We also don't underestimate the challenge. I am currently converting my autumn term teaching to online format. I estimate that each one hour lecture requires about eight to ten hours to produce, with seminars being even more complicated. On the other hand, it is forcing us to innovate in ways that will improve our teaching in the long term. We feel that it is much better to start out online rather than risk major disruption if we have to close at short notice. However, this also means that our universities must ensure that all students have the resources necessary to participate in online teaching and study.
Where students have to be on campus, we must do everything possible to provide a covid-safe environment although, as we saw from the experience of the University of Illinois, we should never be complacent. First, the traditional welcome week and all teaching for the first two weeks must be virtual. Social gatherings, which are the highlight of freshers' weeks, are, unfortunately, not a good idea. This means that university societies will have to find other ways to reach out to new members. It also places a collective responsibility to the student body and university welfare staff to support students who may be living away from families for the first time ever, and who may be lost and confused.
We must make strenuous efforts to reduce the possibility of transmission in teaching facilities. These include an expectation of two metre social distancing, with measures to control traffic flow in corridors where this is difficult, face coverings where possible, enhanced ventilation, provision of personal protective equipment where appropriate, for example for health students, and enhanced cleaning. Testing will be important, as part of a clear strategy agreed with local public health teams.
Residential 'bubbles' and segmenting will make it easier to respond if cases arise, minimising disruption. This will be more effective if it is not breached by constantly changing class compositions. However, this should be supported by a social agreement on covid-safe behaviours on campus, developed collaboratively by students and university staff. Indeed, full engagement with student representatives and staff unions is crucial, ensuring that any measures taken recognise the reality on the ground, with attention to equality and diversity issues, and delivered by a well thought-out communication strategy.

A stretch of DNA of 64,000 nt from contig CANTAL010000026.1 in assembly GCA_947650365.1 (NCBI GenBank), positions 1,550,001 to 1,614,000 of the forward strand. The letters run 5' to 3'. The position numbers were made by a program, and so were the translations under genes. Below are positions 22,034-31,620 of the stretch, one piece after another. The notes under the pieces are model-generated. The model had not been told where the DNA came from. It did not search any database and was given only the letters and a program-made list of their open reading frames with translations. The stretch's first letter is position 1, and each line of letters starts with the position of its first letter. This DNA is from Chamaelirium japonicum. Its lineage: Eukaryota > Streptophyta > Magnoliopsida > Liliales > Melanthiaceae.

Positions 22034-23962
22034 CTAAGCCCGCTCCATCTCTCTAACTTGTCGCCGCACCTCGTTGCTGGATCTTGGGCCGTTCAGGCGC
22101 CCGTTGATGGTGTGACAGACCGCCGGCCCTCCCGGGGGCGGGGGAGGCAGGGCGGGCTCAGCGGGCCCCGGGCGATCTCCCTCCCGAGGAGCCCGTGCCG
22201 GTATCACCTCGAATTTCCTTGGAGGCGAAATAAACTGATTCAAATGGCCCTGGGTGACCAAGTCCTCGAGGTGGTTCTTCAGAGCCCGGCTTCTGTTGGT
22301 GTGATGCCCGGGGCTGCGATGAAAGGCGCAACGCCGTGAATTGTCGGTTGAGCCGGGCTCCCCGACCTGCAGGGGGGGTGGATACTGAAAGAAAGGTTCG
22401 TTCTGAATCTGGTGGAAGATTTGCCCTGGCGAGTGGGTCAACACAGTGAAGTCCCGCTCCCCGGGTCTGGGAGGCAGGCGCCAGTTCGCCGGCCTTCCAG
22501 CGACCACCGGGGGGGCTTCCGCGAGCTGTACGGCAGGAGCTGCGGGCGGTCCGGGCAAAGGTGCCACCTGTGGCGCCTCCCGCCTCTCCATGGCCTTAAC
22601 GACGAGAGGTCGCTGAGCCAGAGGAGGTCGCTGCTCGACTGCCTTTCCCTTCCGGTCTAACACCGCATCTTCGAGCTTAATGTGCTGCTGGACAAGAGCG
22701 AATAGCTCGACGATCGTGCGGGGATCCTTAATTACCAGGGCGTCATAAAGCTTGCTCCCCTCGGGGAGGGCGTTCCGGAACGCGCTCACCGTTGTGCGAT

Developing appropriate responses is far from easy. Knowledge about the coronavirus and its effects is developing rapidly. Inevitably, decisions will be made with incomplete knowledge. Universities vary greatly in terms of their geography, student mix and facilities, but they can work together to develop guidance, policy and practice. If they seek to compete with each other they may win the race, but to the bottom.
The truth is this: it is not clear that restarting large-scale in-person teaching is possible at present. Yet we have other ways to deliver a high quality education to students. It is not going to be easy, but if we fail, we will be part of the problem and not, as many of us hope through our work on this disease, part of the solution.
Martin McKee is professor of European Public Health at the London School of Hygiene & Tropical Medicine and a member of Independent SAGE. You can follow him on Twitter here.